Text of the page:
The Unused Visa: Sanity over Sanaa

November 4, 2010
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Occasionally, we at American Rattlesnake like to publish original work on issues of a topical nature. That is why I’m pleased to bring you a trenchant personal essay that touches upon one of the most disturbing issues recently dominating the news cycle. So without further ado, I present to you the words of my good friend, Marion Dreyfus:
 
by Marion DS Dreyfus 2010 (c)

Of the 98 countries I have now been to, no one objected to my gallivanting off to any of them–except for my plans to traipse to Yemen. At the time, I had accumulated about 80 countries in my life-cache of countries, pursuing the goal I have of setting foot on the soil of every one of the world’s 194 nation-states.
 
It took me several weeks to apply for and get a visa, paying $30.00 for the privilege, in an office notably bereft of competing visa applicants.
 
Earlier, I had arranged for a male Yemeni, friend of a friend, to accompany me, because even adventuresome as I am, I had read enough and seen enough to know that Yemen was not a place to bop around solo. And female…single…Jewish. Not to mention, American.
 
Not the brightest place to travel to without bodyguards.
 
He would accompany me to places I wanted to see in this somewhat backward, somewhat aggressive, somewhat violent, somewhat terrorist-aiding country. There were native synagogues and colorful Yemeni national raiment and jewelry from centuries of Jewish inhabitants, exotic customs and rituals that would make for great photographic keepsakes and attractive acquisitions and gifts.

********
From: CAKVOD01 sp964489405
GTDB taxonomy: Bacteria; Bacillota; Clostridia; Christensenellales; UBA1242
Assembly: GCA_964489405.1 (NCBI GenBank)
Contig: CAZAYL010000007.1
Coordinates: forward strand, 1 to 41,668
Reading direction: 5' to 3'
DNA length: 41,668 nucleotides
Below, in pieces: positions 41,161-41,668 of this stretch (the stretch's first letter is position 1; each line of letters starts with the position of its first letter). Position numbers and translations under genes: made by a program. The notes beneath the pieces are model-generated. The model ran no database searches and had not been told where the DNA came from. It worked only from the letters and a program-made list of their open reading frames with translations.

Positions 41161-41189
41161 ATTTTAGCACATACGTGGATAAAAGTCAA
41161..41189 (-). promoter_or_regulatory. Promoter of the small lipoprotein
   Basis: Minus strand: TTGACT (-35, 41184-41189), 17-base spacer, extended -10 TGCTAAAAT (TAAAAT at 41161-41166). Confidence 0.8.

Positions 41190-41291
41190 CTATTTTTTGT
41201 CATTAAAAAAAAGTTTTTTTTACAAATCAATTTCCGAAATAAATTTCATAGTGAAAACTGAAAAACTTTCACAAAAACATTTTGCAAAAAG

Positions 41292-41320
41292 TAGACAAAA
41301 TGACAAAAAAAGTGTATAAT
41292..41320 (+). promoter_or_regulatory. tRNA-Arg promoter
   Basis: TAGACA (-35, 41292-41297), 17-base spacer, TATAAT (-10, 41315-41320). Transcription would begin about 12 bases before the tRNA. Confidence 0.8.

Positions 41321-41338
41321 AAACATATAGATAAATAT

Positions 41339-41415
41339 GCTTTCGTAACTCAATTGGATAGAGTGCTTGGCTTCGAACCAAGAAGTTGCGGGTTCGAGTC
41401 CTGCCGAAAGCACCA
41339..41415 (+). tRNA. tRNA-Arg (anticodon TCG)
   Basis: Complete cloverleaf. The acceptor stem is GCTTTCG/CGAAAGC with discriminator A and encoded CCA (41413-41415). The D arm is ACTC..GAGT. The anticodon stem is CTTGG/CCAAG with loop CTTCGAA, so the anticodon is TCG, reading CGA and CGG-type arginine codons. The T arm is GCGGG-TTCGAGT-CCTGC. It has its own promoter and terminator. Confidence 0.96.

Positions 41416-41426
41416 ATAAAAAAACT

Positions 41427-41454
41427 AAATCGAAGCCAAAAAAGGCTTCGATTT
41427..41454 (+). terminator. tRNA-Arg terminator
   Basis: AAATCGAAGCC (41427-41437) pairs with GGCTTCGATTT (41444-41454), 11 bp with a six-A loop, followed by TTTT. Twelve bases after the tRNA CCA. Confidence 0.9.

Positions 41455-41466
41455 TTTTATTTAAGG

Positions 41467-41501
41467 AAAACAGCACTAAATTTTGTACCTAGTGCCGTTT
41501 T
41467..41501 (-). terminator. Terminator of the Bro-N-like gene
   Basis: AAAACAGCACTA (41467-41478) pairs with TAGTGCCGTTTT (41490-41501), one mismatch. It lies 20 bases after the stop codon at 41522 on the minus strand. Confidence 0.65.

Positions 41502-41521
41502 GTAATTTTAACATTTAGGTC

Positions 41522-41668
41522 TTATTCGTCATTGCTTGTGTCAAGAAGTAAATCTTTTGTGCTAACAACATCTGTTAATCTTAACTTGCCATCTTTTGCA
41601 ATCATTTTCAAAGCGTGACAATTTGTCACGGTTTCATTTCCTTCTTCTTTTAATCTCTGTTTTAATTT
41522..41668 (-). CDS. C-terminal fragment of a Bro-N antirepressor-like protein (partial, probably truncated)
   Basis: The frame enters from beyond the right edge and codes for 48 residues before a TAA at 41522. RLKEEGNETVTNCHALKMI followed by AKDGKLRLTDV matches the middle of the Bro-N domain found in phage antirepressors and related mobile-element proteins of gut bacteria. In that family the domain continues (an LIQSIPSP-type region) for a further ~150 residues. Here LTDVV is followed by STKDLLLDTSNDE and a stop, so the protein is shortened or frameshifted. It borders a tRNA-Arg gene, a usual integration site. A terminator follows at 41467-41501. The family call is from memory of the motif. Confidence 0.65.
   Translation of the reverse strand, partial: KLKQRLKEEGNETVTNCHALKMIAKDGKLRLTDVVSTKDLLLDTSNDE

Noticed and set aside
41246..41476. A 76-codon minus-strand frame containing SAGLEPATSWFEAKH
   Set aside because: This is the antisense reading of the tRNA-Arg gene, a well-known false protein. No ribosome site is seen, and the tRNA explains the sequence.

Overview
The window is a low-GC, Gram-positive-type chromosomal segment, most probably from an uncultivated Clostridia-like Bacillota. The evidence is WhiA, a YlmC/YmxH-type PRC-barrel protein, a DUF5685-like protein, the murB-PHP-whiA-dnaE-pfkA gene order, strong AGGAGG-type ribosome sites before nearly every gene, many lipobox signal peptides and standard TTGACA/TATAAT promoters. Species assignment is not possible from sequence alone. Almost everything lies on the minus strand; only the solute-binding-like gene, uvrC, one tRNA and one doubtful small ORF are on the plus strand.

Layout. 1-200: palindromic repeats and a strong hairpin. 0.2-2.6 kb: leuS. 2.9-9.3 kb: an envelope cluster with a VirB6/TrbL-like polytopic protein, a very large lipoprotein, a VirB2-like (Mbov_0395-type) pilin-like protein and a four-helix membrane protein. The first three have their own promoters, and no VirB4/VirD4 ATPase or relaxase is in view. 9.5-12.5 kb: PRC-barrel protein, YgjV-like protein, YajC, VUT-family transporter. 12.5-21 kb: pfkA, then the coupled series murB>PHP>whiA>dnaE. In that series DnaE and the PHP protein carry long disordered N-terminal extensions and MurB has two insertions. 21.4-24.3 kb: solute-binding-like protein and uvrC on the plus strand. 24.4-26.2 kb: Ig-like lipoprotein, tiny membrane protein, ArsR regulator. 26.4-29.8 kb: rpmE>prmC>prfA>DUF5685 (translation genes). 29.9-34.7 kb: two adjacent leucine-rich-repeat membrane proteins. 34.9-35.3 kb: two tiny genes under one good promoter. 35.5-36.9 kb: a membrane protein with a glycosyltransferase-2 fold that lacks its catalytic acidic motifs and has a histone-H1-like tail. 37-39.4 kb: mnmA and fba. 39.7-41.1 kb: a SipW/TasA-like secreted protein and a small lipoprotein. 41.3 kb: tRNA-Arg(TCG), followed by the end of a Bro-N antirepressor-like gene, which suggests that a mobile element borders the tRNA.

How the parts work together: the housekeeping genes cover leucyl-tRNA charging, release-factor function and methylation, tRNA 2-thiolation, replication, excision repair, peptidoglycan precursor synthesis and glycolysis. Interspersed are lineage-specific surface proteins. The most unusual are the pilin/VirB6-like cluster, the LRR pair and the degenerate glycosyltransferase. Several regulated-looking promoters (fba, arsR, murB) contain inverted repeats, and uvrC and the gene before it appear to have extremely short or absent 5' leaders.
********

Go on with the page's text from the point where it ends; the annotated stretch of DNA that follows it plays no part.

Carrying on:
My normally reticent and accepting Mother learnt of my plan. For the first and only time, after some 85 countries, she put her foot down. You are not going to Yemen, she told me; on the phone, by letter, Indian smoke signal and telepathic memo.
 
My visa languished in my passport. I thought long and hard about the usual violence and bruited terrorist acts perpetrated by this small Muslim country. I followed the incidents because I have long been in the activist role in regards the Middle East and their brewing, stewing fulminations, even when the rest of the news crowd was ignoring the developments and outcroppings of violence.  People vanished. Women were raped and disappeared. I decided it was not worth the risk of losing the ‘minder’ I had engaged, of being abducted-or worse-and of alienating my loving mother, just to get that new country stamp plume in my multi-feathered, visitation/habitation hats.
 
Subsequent events and up-to-the-minute news alerts have proven her advice and caution nothing short of prescient.
 
It may be that I never get that stamp in my crowded passport. But it may also be a continuation of my good health and well being not to push the parachuting-in business envelope beyond where it feels sane to go. It won’t be a grievous crime to get only 193, right? I won’t yield any metaphorical heft by valuing my life a tad more than an immigration red stamperino.
 
Sane is stay in sight in salubrious sites.
 
Insane might be setting off on a jumbo jet to Sanaa.
 
marion d s dreyfus ………2010(c)

 

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